This past week I had tea over at the independently owned grocery store. Not the “heat your water and throw your tea bag in there” kind of tea. I had the “British Empire leaves India but the tradition still remains” kind of tea. My new friends Ekaraj and Mishti, the husband and wife that own the place, had extended an open invitation to the store at 4pm, just about any day, when they host tea time.
I watched as Mishti boiled the tea in a pot full of water for several minutes, then poured in some milk and sugar and simmered it a little longer. She poured this concoction through a strainer, into a pitcher, and carried it to the office as I followed. From up there, we could look out over the whole store. A picture on the wall above the desk gazed at us, her Yogi (she calls him master) and her face lit up when I asked her to tell me about her faith. They are Hindu, or more specifically Brahman. I have come to understand that, like Christianity, Hindu has a wealth of varieties and styles. Ekaraj and Mishti are vegetarian, and while they try to raise their children to know their culture, they understand that its difficult at their age.
Before moving his family to Idaho, Ekaraj was a cab driver in New York. They still own a building there and the rent they make from that helps fund their business endeavors in this small town where theirs are usually the only dark skinned faces in town. Mishti is mostly sad for the future of her boy and girl, whom she fears will lose their culture as they grow. She tells me they moved here in order to provide a better future for their children, send them to college, give them a life of prosperity. She still views the move here (nearly ten years ago) as the loss of her dreams for herself and her children.
She reaches for peace through meditation and connection with God (as she knows Him) with the guidance of her master. The sadness and frustration about her loss are still obvious, but she tries to overcome. I don’t know what their relationship is like as far as love goes. I do know that she cooks home made Indian food, all of it made from scratch, for Ekaraj every day he is not traveling. I sense a connection greater than just duty. And although I would usually feel repulsed by such socially engrained, gender specific roles, instead it somehow warms my heart to hear these stories as Mishti tells them.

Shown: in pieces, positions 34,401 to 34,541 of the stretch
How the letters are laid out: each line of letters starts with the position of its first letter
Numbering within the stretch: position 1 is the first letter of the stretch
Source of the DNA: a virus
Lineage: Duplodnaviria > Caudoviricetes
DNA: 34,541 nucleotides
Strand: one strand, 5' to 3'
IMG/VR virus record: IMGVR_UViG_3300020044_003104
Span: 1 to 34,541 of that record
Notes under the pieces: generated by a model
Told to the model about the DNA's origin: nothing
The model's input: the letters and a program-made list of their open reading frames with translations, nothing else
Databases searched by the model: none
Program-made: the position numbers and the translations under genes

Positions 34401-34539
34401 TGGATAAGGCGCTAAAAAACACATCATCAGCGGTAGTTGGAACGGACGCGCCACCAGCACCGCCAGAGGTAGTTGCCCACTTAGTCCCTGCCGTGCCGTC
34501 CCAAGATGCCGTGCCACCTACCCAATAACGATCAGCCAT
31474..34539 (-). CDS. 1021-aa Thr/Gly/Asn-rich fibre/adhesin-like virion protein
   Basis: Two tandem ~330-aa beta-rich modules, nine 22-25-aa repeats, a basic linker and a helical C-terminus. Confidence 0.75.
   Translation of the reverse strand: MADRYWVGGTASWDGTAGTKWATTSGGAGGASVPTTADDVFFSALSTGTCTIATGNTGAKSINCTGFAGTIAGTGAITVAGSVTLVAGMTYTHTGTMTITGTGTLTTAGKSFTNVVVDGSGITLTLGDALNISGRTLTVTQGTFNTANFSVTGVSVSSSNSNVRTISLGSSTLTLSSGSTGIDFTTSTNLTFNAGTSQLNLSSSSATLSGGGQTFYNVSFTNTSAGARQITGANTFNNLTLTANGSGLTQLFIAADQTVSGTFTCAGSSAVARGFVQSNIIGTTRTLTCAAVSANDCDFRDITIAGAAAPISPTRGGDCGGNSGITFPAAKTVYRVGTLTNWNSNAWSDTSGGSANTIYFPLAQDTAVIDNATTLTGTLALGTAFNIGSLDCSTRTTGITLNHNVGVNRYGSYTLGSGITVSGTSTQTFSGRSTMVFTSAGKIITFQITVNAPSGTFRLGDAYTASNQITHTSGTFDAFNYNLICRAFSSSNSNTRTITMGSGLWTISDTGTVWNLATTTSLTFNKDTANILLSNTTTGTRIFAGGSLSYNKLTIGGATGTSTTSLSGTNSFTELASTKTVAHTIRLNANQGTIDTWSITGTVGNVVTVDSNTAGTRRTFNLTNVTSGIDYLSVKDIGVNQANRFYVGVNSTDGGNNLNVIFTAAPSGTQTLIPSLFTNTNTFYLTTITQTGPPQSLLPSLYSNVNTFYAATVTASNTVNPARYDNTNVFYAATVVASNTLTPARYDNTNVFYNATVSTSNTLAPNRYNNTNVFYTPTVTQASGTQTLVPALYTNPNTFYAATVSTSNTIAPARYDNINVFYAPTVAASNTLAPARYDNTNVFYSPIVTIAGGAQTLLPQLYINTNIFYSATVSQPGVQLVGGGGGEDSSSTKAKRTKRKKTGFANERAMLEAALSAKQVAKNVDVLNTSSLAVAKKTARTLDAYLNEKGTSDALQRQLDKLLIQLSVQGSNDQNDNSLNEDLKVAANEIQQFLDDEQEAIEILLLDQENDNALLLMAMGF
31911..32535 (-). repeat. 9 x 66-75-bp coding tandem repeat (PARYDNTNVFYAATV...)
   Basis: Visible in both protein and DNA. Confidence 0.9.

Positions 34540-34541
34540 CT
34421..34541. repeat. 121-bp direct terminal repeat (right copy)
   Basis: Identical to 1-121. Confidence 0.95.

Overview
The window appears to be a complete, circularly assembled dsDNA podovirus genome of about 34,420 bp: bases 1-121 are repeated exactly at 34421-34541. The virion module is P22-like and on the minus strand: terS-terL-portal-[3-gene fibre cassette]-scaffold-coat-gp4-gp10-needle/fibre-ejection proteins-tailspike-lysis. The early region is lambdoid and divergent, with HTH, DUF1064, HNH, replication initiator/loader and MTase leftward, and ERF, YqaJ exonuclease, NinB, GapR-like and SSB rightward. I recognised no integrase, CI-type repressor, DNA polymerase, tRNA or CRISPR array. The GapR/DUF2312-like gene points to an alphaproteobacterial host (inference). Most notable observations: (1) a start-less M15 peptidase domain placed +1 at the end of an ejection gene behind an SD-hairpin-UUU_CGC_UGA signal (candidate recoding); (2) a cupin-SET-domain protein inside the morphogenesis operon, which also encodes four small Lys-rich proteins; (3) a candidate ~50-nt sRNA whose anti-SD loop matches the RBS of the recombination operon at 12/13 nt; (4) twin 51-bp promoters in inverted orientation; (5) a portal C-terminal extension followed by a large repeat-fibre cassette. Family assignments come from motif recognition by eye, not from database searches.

I watch the personalities of each as they interact with the townsfolk, who for the most part accept them nowadays. Mishti has just recently started engaging more in the community now that her children are older and more independent (or so I’m told). She seems either shy, or maybe reserved. She works in the store, and the first time I wandered around it she followed me up and down the isles. Ekaraj is much more social and very good at negotiations. A salesmen through and through, he does a good job at presenting himself a confident business man. I’m still new to the area, but I do sense a tenderness or hollow spot in him. Perhaps he occasionally questions his decision to move here. Perhaps he, too, worries about the future they are building for their children.
I drink my tea awkwardly, and wonder if I’m making any social etiquette mistakes as Mishti and I take turns sipping and talking about things that are real to each of us. I don’t know this person, and my first analysis would be that we have so little in common. Yet, somehow, we share something … a fear, or a sadness?
Looking back, I imagine a soft, cuddly anger lying at our feet as we talk. A still cherished righteous anger that doesn’t burn, doesn’t flare – but mourns a loss of what could have been or how we wanted things to be.